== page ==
In the wake of last month’s deadly building collapse in Surfside, Florida, there will be an increased urgency to further develop, improve and utilize a variety of new technologies for inspecting commercial buildings, said Eric Maribojoc, executive director of George Mason University’s Center for Real Estate Entrepreneurship, part of the School of Business.
“A tragedy such as what happened in Surfside is a call to revisit our best practices in building inspection and will likely serve to accelerate the use of new technologies,” said Maribojoc. “There are interesting technologies being developed, and in some cases already being used, that can improve building inspection.”
Maribojoc said that the average age of a commercial building in the United States is about 40 years. As building age, inspections and maintenance become increasingly important.
Robotics and drone technology allow inspections of hard-to-reach places—both internal and external to a building, said Maribojoc.
“If you combine both robotic and drone technology with sensor and scanning technology, then you have the ability to get to hard-to-reach places and then see so much more, even beneath the surface,” said Maribojoc.
Maribojoc predicts that engineering and inspection firms will increasingly offer scanning, robotics, drones and other technologies, and that the quality of the technologies will improve. In addition, Maribojoc predicts that there will be efforts to retrofit older buildings with smart technologies that allow sensors to generate data to tell operators if there are issues with the building.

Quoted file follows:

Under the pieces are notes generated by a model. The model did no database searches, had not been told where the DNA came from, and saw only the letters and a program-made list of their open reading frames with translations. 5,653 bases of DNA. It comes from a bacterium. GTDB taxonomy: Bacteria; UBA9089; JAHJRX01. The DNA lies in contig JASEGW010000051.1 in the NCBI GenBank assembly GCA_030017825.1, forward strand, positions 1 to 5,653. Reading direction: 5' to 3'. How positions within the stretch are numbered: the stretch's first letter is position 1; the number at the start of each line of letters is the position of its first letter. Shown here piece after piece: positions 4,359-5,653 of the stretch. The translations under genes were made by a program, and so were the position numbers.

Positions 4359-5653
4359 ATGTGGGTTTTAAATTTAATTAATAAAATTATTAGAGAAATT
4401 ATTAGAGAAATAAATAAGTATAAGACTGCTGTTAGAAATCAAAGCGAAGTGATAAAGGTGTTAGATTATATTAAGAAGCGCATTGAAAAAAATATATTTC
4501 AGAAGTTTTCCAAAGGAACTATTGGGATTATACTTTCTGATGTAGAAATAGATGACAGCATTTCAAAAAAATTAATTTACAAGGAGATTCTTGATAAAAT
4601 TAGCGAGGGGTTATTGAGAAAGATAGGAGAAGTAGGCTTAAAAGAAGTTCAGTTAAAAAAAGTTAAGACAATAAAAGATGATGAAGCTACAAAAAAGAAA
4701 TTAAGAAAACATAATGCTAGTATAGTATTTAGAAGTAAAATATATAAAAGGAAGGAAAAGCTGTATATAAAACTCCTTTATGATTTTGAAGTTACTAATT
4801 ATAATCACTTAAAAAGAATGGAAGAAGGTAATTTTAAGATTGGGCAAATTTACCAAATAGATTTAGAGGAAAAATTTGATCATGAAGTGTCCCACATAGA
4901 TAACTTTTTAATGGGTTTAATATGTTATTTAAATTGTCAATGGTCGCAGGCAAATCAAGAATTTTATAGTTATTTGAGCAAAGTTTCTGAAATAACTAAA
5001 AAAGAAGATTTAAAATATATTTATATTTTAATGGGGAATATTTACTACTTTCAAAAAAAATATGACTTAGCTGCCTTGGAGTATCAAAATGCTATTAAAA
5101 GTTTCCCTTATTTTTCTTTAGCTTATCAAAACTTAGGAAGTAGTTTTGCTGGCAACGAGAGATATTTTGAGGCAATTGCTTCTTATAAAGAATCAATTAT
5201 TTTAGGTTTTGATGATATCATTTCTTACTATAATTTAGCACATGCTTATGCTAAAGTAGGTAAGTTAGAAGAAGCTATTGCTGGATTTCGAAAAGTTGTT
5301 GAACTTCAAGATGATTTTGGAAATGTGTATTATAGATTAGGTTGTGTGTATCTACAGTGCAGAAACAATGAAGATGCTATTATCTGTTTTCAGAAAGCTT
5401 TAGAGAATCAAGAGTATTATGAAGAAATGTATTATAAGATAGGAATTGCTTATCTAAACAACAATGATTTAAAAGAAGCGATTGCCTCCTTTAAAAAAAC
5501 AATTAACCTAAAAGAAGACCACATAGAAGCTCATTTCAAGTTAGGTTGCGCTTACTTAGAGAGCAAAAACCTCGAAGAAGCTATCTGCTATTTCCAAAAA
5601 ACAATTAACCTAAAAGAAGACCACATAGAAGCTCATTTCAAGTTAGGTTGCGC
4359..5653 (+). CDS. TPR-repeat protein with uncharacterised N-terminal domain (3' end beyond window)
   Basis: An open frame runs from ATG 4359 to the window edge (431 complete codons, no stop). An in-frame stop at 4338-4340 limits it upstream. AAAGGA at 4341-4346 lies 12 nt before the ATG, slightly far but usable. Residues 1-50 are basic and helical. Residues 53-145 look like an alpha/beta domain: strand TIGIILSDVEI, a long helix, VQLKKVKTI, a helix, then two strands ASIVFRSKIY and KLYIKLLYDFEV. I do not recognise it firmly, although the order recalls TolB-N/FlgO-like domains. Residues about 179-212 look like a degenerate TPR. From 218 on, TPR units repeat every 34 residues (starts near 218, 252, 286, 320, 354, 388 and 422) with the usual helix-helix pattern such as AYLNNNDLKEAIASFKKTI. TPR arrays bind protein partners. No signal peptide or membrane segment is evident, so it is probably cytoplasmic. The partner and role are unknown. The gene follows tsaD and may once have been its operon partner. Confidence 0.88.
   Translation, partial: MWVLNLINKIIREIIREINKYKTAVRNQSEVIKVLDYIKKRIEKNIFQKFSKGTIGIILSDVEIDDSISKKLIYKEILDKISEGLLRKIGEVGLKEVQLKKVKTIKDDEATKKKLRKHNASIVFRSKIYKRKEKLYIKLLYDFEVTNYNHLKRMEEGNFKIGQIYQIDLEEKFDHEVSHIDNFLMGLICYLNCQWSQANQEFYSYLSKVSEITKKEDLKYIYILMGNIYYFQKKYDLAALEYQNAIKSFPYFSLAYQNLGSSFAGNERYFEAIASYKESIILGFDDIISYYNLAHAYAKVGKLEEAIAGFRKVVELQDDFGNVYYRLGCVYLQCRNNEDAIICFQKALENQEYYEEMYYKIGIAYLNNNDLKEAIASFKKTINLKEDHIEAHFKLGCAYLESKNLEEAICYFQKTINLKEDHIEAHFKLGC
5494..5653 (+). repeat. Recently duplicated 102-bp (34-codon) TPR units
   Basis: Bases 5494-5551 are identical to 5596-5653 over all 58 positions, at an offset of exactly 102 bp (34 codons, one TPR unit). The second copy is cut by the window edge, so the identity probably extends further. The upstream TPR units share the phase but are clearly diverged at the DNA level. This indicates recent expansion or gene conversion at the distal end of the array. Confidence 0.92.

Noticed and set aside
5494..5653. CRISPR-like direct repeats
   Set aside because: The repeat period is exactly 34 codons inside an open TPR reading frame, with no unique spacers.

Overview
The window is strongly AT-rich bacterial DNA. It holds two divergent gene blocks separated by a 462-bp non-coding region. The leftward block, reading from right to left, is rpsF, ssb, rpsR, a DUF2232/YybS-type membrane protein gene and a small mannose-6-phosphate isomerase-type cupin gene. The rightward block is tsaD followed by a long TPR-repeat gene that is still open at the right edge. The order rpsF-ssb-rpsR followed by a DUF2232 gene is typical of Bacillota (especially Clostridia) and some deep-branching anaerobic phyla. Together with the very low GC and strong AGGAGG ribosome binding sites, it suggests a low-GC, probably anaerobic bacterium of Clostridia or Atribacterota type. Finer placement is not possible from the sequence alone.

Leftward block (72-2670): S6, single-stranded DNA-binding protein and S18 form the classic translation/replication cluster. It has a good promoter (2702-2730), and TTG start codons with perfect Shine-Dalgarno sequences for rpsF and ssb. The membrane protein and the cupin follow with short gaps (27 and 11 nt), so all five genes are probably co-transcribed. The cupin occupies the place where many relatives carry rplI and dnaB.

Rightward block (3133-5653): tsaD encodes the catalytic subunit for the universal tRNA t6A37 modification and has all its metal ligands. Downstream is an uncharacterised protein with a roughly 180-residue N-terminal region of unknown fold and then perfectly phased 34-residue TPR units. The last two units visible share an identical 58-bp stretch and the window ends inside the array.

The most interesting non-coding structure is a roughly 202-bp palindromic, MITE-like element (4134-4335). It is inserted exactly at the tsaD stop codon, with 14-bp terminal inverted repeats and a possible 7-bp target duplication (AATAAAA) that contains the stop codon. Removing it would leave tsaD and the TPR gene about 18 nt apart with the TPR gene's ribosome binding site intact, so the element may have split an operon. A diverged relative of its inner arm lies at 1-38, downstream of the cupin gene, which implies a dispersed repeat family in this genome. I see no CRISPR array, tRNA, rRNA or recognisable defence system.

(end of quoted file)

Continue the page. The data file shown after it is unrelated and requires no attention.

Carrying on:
“Smart technologies in older buildings could produce data indicating problems earlier so that building owners and operators can do something about it before it becomes an even bigger problem,” said Maribojoc.
Maribojoc also said that some companies are pursuing what’s called a “digital twin” of existing buildings.
“The technology exists to take a physical building and create a digital version of it, which then can be viewed using artificial intelligence,” said Maribojoc. “The artificial intelligence can help with predicting what will happen to the building over time.”
Finally, said Maribojoc, there has to be an increased effort to make sure that the stewards of residential buildings, such as condominium boards, are more educated about the real estate and any potential issues they will be confronting.
“While we talk about using technologies for inspections, there is also the human aspect of making decisions with the information they are given,” said Maribojoc. “There has to be more discussion about the importance of funding required repairs and ensuring building maintenance.”
Maribojoc is a real estate professional with 25 years of experience in the acquisition, financing, asset management, construction, leasing, repositioning and sale of multifamily, office, retail and industrial properties. He has previously worked with private equity groups and has been a principal in more than $200 million in value-added and opportunistic commercial transactions across the country.
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About George Mason
George Mason University is Virginia’s largest public research university. Located near Washington, D.C., Mason enrolls 39,000 students from 130 countries and all 50 states. Mason has grown rapidly over the past half-century and is recognized for its innovation and entrepreneurship, remarkable diversity and commitment to accessibility. Learn more at gmu.edu